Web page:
CloudRaider: Azure and Google Cloud Platforms Targeted in Ongoing Cloud Credential Stealing Campaign
In June 2023, a malicious actor expanded their cloud credential stealing campaign beyond Amazon Web Services (AWS) to include Azure and Google Cloud Platform (GCP) services.
The campaign, which shares similarities with tools associated with the notorious TeamTNT cryptojacking group, was uncovered by SentinelOne and Permiso. However, attribution in script-based tools remains challenging.
These attacks align with the ongoing Silentbob campaign by TeamTNT, identified by Aqua, which exploits misconfigured cloud services to distribute malware as part of their testing efforts. There are also infrastructure commonalities connecting the SCARLETEEL attacks to this threat actor.
TeamTNT is actively scanning for credentials across multiple cloud environments, including AWS, Azure, and GCP, focusing on public-facing Docker instances. The attacker deploys a worm-like propagation module to compromise these instances. This campaign is an evolution of their intrusion set that previously targeted Jupyter Notebooks in December 2022.
The credential harvesting script has undergone multiple versions between June 15, 2023, and July 11, 2023, suggesting an evolving and active campaign. The newer versions are designed to collect credentials from various services, including AWS, Azure, GCP, Censys, Docker, Filezilla, Git, Grafana, Kubernetes, Linux, Ngrok, PostgreSQL, Redis, S3QL, and SMB. These credentials are then sent to a remote server under the attacker’s control.
SentinelOne researchers noted similarities between the credential collection logic and file targets in this campaign and a Kubelet-targeting campaign previously conducted by TeamTNT in September 2022.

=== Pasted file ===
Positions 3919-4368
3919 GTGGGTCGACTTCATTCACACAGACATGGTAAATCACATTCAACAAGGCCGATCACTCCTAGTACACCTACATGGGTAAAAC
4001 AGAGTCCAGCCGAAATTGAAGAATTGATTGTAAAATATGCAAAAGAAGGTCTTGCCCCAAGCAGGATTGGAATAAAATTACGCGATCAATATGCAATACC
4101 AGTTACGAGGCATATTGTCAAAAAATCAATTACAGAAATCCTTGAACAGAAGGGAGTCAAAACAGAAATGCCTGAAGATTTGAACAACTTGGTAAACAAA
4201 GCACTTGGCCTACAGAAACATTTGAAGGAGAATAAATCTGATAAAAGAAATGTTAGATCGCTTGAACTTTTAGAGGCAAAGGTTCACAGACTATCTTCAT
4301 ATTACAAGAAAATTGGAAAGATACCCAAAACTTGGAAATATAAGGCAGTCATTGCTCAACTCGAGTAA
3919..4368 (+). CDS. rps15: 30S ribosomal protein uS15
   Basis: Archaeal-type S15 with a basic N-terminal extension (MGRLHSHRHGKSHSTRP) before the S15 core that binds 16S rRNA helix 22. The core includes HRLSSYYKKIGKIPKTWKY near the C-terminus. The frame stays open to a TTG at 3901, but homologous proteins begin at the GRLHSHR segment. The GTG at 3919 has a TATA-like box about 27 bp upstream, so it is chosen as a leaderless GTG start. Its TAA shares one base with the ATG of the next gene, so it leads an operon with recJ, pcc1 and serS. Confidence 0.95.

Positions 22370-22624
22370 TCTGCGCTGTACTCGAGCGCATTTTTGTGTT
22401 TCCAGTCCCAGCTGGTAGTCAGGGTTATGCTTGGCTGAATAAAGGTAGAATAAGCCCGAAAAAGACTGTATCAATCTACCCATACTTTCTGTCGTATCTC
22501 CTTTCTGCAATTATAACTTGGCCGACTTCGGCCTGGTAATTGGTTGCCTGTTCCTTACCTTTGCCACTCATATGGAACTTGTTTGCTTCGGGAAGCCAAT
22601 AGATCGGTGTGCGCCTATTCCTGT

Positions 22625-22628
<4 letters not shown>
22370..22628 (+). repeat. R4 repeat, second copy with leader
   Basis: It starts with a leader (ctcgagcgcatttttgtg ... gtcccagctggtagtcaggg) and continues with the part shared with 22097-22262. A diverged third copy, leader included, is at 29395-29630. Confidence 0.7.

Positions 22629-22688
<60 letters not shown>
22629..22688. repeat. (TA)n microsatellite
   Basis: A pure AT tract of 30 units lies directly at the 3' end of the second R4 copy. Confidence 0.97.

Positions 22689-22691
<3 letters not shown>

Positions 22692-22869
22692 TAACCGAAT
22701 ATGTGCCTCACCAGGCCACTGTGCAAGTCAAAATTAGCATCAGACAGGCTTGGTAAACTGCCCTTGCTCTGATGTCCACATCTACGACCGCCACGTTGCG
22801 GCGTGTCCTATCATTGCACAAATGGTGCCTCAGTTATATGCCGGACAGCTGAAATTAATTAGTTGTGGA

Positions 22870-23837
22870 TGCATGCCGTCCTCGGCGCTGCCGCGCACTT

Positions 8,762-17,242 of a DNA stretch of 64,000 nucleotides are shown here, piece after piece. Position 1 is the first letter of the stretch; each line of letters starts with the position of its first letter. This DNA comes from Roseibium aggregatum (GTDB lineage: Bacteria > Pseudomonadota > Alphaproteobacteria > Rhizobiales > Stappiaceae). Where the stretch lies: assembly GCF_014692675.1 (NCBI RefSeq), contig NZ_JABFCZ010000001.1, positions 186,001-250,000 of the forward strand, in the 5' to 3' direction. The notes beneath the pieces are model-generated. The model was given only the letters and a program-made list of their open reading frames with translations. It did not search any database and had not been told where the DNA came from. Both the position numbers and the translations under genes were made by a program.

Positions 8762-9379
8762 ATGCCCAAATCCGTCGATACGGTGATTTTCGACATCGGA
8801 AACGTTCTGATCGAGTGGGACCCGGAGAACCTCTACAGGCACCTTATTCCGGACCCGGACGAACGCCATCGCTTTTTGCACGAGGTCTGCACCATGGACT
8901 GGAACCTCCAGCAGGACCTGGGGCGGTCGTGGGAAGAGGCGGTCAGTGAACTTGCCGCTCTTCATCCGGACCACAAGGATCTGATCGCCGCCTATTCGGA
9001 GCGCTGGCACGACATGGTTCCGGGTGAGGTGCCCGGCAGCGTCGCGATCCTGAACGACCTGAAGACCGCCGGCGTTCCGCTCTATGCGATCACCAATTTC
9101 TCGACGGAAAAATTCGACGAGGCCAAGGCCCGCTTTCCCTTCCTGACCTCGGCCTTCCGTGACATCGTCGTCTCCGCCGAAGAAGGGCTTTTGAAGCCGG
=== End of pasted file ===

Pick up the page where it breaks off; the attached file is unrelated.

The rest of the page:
In addition to the shell script malware, the threat actor distributes a Golang-based ELF binary that acts as a scanner to propagate the malware further. The binary also drops a Golang network scanning utility known as Zgrab.
The campaign showcases the expertise of a seasoned cloud actor with familiarity across various technologies. The attention to detail and continuous improvement of tools indicate significant trial and error experiences.
Connections between SCARLETEEL and TeamTNT campaigns have emerged, with similarities observed in techniques and the use of a common Monero wallet address for crypto mining. However, due to certain differences in tactics, techniques, and procedures (TTPs), clear-cut attribution to TeamTNT remains challenging.
While there is overlap in infrastructure usage, accurate attribution to a single threat actor is complex, according to Sysdig. The use of a custom AWS endpoint distinguishes the SCARLETEEL campaign from other observed TTPs.
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